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Justin Sullivan via Getty Images Pew Research Center conducted this study to understand how Americans think about the role of the internet and cellphones amid the coronavirus outbreak.
For this analysis, we surveyed 4, U.
This way nearly all U. This gives us confidence that any sample can represent the whole U.
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The survey is weighted to be representative of the U. Portions of this analysis cover different income groups. To create the upper- middle- and lower-income tiers used in this report, family incomes based on earnings were adjusted for differences in purchasing power by geographic region and for household sizes.
Middle income is defined as two-thirds to double the median annual income for all panelists.
Lower income falls below that range; upper income falls above it. For more information about how the income tiers were determined, please read this. The coronavirus outbreak has driven many commercial and social activities online and for some the internet has become an ever more crucial link to those they love and the things they need. Most recently, President Donald Trump announced plans to address broadband connectivity in future economic relief efforts related to the outbreak.
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The new national survey of 4, U. As most schools around the nation have closed and classes and assignments have shifted online, some policymakers have raised concerns about how less digitally connected students will fare in this new learning environment. While majorities of both Democrats and Republicans — including independents, who lean towards these parties — believe that schools have a responsibility to provide technology to at least some students to help them complete their schoolwork, there are partisan differences when it comes to the idea of providing laptops or earnings on the Internet without a contribution to all students.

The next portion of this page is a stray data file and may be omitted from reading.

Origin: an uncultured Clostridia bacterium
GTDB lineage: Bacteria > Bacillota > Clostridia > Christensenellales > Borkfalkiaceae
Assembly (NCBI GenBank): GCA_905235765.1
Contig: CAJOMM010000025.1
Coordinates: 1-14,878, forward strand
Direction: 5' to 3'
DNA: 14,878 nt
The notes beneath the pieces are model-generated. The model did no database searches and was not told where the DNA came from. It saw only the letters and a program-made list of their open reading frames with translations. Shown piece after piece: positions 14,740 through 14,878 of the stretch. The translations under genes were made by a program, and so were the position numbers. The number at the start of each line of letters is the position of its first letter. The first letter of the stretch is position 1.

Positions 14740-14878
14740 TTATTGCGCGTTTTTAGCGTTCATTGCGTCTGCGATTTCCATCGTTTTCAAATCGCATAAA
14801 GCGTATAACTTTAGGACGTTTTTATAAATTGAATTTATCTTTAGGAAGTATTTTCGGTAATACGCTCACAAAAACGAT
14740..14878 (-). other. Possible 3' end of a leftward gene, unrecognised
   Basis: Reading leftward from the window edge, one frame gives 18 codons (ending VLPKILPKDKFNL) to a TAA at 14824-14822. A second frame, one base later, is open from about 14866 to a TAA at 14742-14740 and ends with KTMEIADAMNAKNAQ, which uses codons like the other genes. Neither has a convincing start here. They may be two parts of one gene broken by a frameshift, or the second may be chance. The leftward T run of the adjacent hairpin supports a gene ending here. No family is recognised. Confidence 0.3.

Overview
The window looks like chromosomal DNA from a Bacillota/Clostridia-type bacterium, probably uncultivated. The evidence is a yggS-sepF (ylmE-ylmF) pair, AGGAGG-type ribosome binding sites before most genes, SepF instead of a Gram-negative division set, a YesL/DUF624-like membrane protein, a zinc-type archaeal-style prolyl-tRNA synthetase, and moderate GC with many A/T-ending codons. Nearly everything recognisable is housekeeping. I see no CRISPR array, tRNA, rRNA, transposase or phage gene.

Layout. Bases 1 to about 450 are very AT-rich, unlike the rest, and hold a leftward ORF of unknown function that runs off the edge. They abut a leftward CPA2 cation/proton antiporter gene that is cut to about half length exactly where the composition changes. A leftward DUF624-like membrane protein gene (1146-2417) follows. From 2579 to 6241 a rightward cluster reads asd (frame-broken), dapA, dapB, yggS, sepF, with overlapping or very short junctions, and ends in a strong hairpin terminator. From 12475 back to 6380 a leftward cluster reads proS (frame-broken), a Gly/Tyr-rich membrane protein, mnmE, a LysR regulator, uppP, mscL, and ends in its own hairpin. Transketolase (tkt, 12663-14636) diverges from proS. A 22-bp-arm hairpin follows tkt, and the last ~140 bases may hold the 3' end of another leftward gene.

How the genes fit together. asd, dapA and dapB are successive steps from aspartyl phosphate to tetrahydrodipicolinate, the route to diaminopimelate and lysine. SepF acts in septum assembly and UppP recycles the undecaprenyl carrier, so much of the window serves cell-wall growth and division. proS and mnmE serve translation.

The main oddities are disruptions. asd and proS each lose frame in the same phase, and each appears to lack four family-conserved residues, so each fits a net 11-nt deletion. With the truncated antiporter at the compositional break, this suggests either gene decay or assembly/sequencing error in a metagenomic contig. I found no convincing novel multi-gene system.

And a portion of these parents say it is at least somewhat likely their children will struggle with schoolwork because of technology limitations.
These concerns are especially prevalent among parents with lower incomes.
53% of Americans Say the Internet Has Been Essential During the COVID-19 Outbreak
This survey conducted April 7 to 12 also covered another key aspect of the digital divide: whether Americans are worried about their ability to pay their internet or cellphone bills over the coming months. Hispanic or earnings on the Internet without a contribution broadband or smartphone users and those with lower incomes are especially likely to say they worry about these types of bills.
Asked to state their views when they add up all the advantages and disadvantages of the internet for them personally, nine-in-ten Americans say the internet has mostly been a good thing for them. This overall positive view of the internet is shared by vast majorities across each of the major demographic groups surveyed.
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Americans were also asked how important the internet has been for them during the coronavirus pandemic. Majorities across all demographic groups consider the internet at least important during this time, but there are some distinctions on whether they have found it be essential. There are also some differences by education level.